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. Last Updated: 07/27/2016

The False Dissident

Russias chief crony capitalist, Boris Berezovsky, has refashioned himself as a Soviet-style dissident. In September he addressed the prestigious Council on Foreign Relations in New York. President Vladimir Putin, the tycoon argued, was betraying the ideals of the Yeltsin era and returning Russia to its authoritarian past. Berezovsky declared himself to be Russias primary defender of democracy, free speech and the free market. This month he even donated $3 million to the cash-strapped Sakharov Museum in Moscow in an effort to wrap himself in the mantle of the great human rights activist. This week, he pledged $25 million to support the development of Russian civil society.

In recent months, the public argument between Putin and Berezovsky has grown increasingly menacing. Putin talks about using a "cudgel" against those who try to "blackmail" the state. Berezovsky declares that "if Putin continues his destructive policies, his regime will not last to the end of his first constitutional term."

This is a strange sort of feud. To a large extent Berezovsky made Putin, and several of his business partners and political allies still head up the Interior Ministry, the prosecutors office, the presidential administration and other key state institutions. With Putin in power, Berezovskys future seemed assured.

Yet, just two months after the election, the new president turned against his erstwhile patron. The source of the conflict lies in Berezovskys commercial interests. The tycoon argues that Putin should declare an amnesty on all crimes committed during the privatization of state-owned property during the Yeltsin era. But instead of reassuring Russias crony capitalists, Putin signaled that the rules of the game had changed.

In the summer, government officials talked of bringing charges against a number of big companies. Media-MOST, Norilsk Nickel, LUKoil, Sibneft, Gazprom all have felt pressure to clean up their act. Berezovskys turn came in August, when the government challenged his executive control of the 51 percent state-owned television network ORT.

But the administration seemed reluctant to challenge Berezovsky directly or to prosecute him. At the same time that it was reining in ORT, for instance, the government took steps to bury the long-running investigation into alleged embezzlement at Aeroflot. The prosecutor who had led the Aeroflot investigation, Nikolai Volkov, was fired, and his immediate supervisor resigned.

The administration seemed to be saying that Berezovsky could go free and could even keep a good part of his liquid wealth, but he had to stay low, avoid criticizing the government and not boast so much about his power. Berezovsky refused. His reaction was to go to the West and declaim loudly about Putins "authoritarianism." Within weeks, the Aeroflot case was revived.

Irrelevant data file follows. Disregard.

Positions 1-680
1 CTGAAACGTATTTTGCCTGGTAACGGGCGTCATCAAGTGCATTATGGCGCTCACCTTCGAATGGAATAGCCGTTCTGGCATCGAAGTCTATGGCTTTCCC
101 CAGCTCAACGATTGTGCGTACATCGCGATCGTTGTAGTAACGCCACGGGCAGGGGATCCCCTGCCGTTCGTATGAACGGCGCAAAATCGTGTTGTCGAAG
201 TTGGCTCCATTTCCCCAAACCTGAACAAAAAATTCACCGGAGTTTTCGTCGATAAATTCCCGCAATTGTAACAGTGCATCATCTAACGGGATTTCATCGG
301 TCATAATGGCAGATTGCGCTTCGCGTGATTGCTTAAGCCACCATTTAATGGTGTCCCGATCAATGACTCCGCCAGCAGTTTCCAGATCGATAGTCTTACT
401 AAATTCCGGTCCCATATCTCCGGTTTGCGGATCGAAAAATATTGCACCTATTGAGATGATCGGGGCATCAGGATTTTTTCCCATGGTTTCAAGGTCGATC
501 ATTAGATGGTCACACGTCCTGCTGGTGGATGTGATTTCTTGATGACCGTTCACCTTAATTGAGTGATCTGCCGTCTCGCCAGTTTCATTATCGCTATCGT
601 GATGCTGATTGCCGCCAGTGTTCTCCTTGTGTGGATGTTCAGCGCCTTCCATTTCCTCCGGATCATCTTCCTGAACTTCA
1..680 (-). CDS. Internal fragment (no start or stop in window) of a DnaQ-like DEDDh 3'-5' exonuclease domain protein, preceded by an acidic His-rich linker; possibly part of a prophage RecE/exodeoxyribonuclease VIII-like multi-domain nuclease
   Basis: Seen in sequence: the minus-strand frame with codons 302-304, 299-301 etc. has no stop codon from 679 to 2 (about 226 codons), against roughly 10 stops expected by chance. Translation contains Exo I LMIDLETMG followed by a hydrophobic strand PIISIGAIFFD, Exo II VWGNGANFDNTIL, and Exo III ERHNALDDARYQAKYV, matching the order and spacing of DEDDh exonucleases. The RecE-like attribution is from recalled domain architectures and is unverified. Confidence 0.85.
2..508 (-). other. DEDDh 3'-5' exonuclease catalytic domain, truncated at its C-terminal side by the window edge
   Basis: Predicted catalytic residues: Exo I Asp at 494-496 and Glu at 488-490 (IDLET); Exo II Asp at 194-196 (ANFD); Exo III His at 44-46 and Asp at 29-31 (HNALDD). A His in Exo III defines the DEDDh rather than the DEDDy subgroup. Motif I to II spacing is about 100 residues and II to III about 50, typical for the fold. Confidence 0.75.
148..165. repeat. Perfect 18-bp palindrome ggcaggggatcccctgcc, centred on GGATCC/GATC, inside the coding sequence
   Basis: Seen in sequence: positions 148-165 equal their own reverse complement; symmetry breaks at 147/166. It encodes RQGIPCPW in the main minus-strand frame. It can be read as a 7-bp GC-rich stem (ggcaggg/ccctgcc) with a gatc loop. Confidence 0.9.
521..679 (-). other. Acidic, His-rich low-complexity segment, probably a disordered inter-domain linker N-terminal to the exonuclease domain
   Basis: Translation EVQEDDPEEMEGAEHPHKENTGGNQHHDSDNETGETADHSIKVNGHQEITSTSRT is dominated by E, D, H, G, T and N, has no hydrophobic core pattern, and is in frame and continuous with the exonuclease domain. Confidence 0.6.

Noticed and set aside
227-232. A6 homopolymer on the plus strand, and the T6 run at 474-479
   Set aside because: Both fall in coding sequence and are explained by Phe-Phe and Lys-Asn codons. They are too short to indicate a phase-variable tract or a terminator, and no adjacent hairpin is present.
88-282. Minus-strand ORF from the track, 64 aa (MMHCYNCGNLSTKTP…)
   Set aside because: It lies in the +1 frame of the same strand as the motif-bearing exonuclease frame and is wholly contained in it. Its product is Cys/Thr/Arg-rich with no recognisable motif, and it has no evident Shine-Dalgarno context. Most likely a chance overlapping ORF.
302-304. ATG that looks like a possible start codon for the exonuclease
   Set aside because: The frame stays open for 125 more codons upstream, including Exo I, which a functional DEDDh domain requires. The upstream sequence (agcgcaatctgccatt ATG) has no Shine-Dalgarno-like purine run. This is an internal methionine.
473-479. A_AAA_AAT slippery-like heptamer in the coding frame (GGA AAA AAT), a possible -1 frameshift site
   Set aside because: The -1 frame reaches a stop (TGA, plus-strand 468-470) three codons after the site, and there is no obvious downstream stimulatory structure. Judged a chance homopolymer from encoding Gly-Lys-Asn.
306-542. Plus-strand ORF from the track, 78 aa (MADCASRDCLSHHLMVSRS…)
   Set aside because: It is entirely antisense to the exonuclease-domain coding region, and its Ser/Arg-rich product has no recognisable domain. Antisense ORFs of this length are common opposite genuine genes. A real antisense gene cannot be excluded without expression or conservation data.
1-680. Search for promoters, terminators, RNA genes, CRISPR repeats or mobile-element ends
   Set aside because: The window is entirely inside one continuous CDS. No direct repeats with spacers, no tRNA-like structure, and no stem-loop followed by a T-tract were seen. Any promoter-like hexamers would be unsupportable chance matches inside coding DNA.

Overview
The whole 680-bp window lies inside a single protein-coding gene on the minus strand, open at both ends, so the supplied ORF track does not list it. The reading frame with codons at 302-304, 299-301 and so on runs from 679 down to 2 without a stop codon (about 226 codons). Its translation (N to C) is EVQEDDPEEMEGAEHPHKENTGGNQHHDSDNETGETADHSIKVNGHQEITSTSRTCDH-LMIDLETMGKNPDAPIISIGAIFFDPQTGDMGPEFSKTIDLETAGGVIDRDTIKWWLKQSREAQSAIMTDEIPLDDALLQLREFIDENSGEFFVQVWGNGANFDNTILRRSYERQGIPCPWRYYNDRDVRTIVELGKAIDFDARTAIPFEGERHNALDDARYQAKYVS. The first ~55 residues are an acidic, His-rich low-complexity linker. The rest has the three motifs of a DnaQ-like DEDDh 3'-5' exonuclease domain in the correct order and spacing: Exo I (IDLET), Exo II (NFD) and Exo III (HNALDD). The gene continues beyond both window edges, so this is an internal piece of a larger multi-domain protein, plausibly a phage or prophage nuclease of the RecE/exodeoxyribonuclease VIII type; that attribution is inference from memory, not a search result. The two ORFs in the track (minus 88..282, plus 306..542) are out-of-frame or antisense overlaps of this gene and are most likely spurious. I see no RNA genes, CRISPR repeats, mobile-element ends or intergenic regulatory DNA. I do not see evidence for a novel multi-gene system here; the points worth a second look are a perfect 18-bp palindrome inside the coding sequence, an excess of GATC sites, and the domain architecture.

Still the prosecutors have been easy on Berezovsky. When media magnate Vladimir Gusinsky failed to appear at the prosecutors office in Moscow to answer questions about alleged fraudulent dealings, the government promptly sent out an Interpol warrant. Gusinsky now sits in Madrid, awaiting a decision on extradition. Berezovsky also refused a summons from the prosecutor twice. The governments reaction? The proposed conversation is being rescheduled for a future time. ORT? Berezovsky still retains his 49 percent share. If the government really wanted him out of ORT, it could simply cut off its lavish subsidies and allow the company to go bankrupt.

Putins moves against Berezovsky have been largely symbolic. Berezovskys government dacha has been confiscated, his direct phone line to the Kremlin has been terminated and the government license plates on his automobiles revoked. Hiding in the West, Berezovsky declared: "Essentially I am being forced to choose between becoming a political prisoner or a political ?migr?."

Please! Berezovsky is regarded as the embodiment of the degeneration of post-communist Russia into a corrupt and gangster-infested wasteland. Until now, he has rarely, if ever, spoken of his support for democracy. On the other hand, he has often stated that the government should be at the service of Big Business. "It is my fundamental belief that, leaving aside the abstract conception of the interests of the people, government should represent the interests of business," he declared in one interview

Another "abstract conception" Berezovsky has repeatedly ignored is freedom of the press. In the 1996 campaign Berezovsky stood behind the near total monopolization of state and private media in support of Yeltsin. As Berezovsky noted at the time to one American journalist, he "didnt believe in freedom of the press the way idealists would like to imagine this notion."

If Russia is going to make a clean break with the corruption and criminality of the Yeltsin years, the government has to apply the "dictatorship of the law" to the most egregious offenders. Ironically, though, Berezovsky may be safe precisely because he is the most egregious offender. Putin may have concluded that a full-scale prosecution of Berezovsky may simply be too costly politically. Yes, the largely symbolic attacks on Berezovskys empire have had an impact, but the actual application of the law to the tycoon is a "cudgel" that Putin seems to be keeping only as a last resort.

For his part, Berezovsky is planning a comeback. Several times over the past decade, Berezovsky has been on the verge of either assassination by business rivals or arrest by the authorities, but every time he has managed to outmaneuver his opponents. No one should be counting him out this time.

Paul Klebnikov is a senior editor at Forbes and the author of "Godfather of the Kremlin: Boris Berezovsky and the Looting of Russia," published by Harcourt. He contributed this comment to The Moscow Times.